Here’s The Thing

There are times when the outline is not accessible and other times when the outline is accessible but suspect. The point is that outlines, instructions and advice aren’t always reliable, and following them would be a mistake. Just because I know what I’m supposed to do or how I’m supposed to proceed doesn’t mean that that is automatically the best way to go. It’s that personal judgment and personal responsibility thing.

I suppose it would be easier or at least safer to always use the most familiar or perhaps the most popular outline for everything. I could just keep it between the lines, as defined by someone else of course. If I get a less than satisfying outcome or should things end up in a mess, I have a handy out. I can fall back on pointing out that I followed the rules, did what I was supposed to do, played the game but just had bad luck. The unfortunate outcome was certainly not my fault, not due to my poor judgment, not something I could have reasonably been expected to anticipate or avoid. Sure, it was just bad luck.

The upside of following the outline is that, if things work out for me, I don’t have to give any credit to the outline or to those who developed the outline before me. My success is due to my cleverness, my persistence, and general brilliance. It’s a neat package. When things work out, I’m awesome and when they don’t, I’m just unlucky.

Here’s The Thing

I’m fine with following the outline, keeping it between the lines, most of the time, in most situations and with most things. The fact of it is that I’m about ninety-eight percent okay with sticking to the outline. If I make a thousand choices and decisions, nine hundred and eighty times I conform. It’s the other twenty times, that little two percent that is the sticker for me, my fly in the ointment.

Well, I know. I like to tell myself that I only ignore the outline two percent of the time, but that may be a gross under-representation. I don’t know what the right percent is but am pretty sure that it’s more than two percent. Whatever that number is, it has provided ample opportunity to screw up, along with plenty of chances to beat the odds.

It works like this. When I decide not to stick with the outline, I’m taking a chance. My best chance for an adequate or acceptable outcome is when conforming, when sticking to the outline. Tossing aside the outline is risky. Sure, the possibility of a better outcome is there, but so is the possibility of getting a worse outcome, and maybe even the possibility of crashing. It’s definitely chancy.

There is another risk or downside to skipping the outline. If things work out, people are unlikely to think that I’m clever and certainly not brilliant. Instead, they most likely think I’m just lucky. Conversely, if things don’t work out, do they think I was just unlucky? Of course not. They just shake their heads and wonder how I could have been so stupid. If I decide not to follow the outline, the odds of an acceptable outcome go down and, depending on how it turns out, I’ll be seen as either just lucky or stupid.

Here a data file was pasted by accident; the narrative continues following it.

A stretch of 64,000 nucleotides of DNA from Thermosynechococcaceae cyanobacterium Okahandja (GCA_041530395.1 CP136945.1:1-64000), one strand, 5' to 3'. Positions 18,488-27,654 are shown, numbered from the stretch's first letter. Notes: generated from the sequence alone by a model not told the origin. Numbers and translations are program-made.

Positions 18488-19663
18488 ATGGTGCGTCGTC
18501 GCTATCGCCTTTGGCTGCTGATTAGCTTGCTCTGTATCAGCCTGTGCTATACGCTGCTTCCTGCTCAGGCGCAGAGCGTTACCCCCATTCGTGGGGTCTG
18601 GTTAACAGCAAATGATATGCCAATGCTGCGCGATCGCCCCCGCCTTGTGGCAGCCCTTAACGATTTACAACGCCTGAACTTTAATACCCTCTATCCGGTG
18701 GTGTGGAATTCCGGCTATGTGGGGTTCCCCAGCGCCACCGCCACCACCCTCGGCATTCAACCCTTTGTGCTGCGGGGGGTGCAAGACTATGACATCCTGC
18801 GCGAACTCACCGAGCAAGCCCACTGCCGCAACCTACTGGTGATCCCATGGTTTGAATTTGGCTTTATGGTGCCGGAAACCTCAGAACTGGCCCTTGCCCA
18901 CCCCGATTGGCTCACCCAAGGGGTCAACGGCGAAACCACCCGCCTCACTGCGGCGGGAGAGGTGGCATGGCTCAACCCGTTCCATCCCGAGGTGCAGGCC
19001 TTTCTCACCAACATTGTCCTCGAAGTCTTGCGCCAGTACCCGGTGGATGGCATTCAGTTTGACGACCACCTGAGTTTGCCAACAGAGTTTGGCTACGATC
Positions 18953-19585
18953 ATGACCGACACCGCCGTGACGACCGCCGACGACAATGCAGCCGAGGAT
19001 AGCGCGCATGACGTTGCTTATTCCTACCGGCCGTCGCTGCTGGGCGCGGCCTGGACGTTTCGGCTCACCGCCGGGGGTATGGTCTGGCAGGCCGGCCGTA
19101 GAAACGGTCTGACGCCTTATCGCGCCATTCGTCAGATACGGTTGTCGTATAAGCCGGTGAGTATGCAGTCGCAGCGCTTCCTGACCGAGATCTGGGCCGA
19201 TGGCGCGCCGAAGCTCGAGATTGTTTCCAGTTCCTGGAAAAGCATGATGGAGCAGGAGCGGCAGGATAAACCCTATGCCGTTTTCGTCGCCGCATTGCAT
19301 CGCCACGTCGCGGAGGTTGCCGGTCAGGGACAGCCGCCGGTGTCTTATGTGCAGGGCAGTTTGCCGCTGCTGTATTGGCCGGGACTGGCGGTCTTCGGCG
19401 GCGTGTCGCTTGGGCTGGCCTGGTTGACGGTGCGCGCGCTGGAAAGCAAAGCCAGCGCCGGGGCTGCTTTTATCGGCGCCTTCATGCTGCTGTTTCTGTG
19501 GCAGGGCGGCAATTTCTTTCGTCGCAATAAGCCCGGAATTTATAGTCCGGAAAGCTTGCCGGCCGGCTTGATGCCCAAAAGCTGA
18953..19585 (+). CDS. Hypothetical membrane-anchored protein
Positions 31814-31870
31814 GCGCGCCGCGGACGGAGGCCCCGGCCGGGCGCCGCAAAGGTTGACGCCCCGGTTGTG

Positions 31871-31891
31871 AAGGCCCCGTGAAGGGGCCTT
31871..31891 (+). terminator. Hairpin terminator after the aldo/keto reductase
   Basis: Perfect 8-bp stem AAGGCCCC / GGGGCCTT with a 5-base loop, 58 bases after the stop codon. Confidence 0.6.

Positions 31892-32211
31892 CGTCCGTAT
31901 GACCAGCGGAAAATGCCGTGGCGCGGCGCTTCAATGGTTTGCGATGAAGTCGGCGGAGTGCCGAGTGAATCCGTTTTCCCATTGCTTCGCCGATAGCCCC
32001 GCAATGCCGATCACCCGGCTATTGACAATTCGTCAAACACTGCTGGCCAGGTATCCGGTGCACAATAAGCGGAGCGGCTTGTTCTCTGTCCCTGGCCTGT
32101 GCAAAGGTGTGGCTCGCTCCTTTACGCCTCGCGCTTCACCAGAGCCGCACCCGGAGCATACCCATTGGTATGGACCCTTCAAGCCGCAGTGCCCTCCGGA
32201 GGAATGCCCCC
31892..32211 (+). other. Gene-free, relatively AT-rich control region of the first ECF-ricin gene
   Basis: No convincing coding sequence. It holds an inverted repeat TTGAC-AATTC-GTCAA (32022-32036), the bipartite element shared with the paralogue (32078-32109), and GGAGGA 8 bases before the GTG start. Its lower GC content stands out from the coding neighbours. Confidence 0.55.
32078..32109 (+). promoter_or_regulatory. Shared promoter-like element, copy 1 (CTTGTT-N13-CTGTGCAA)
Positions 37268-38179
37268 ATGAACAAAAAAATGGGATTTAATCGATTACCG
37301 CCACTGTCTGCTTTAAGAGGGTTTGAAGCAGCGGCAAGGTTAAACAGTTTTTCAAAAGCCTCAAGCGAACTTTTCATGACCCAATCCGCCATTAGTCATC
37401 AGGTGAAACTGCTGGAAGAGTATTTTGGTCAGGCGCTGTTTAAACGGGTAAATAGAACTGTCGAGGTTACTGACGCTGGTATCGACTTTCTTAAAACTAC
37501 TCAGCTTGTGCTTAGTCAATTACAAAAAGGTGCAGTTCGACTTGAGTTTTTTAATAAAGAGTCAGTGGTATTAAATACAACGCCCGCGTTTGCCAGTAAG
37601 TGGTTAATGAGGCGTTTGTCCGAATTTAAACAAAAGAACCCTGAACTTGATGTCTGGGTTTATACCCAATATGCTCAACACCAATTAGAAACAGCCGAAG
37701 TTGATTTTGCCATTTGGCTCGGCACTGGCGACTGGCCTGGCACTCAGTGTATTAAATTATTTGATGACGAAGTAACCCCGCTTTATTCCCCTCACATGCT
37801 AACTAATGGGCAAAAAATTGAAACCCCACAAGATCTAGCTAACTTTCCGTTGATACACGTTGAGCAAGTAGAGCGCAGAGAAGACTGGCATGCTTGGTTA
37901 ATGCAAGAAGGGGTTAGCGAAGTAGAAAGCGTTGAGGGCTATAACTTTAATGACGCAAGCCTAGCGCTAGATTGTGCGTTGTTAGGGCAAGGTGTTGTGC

Here’s The Thing

From time to time, I’m tempted to skip the outline, to ignore the path between the lines. Should I resist the temptation? Of course, I should. Will I resist the temptation? Usually I will, but now and then, I’ll take a chance.

The decision to take a chance can get complicated. It has to do with risk and reward for sure, but mostly has to do with the status quo. If the temptation represents no risk to the status quo, I might as well give in to the temptation. If there are no potentially negative consequences, why not? Even if there may be minimal negative consequences, I might go ahead so long as I’m not making a habit of taking chances. It keeps things from being too bland and boring. Besides, it might work out fine or just be a lot of fun. Even if not, things will still be okay.

If the temptation or opportunity potentially jeopardizes the status quo though, the risk versus reward equation comes into play. Like most everyone else, I have sometimes wondered why people stay in jobs they hate, continue living with people who they dislike or who hurt them, persist in behaving in ways that expose them to negative consequences, or more generally, take no definitive steps to disrupt their status quo.

But as much as I wonder, the answer is easy. They fear an outcome for themselves or perhaps for others that would be worse than the status quo. As bad as it is, trying to change would most likely make things worse for them or for people about whom they care. The risk reward equation strongly tips toward risk and bad outcomes.

Although I do ignore the outline now and then, I’m fairly conservative. I need to be dissatisfied with the status quo before doing much that represents any risk to the status quo. Furthermore, that dissatisfaction has to persist over an extended period of time. I need to be sure dissatisfaction is not just a passing thing. Even then, there has to be a high probability of re-establishing a satisfactory status quo after the disruption. I’m okay with a temporary disruption, but I need to have a clear plan for re-establishing equilibrium. I take some risk, but not a lot.

Why? Fortunately for me, the harshest negative driver I’ve had to deal with is needing to change jobs, including moving. Even then, the prospect of an equal or better job was either guaranteed or extremely likely. There was never much threat to what was for me, a quite acceptable status quo. Sure, I’ve been lucky.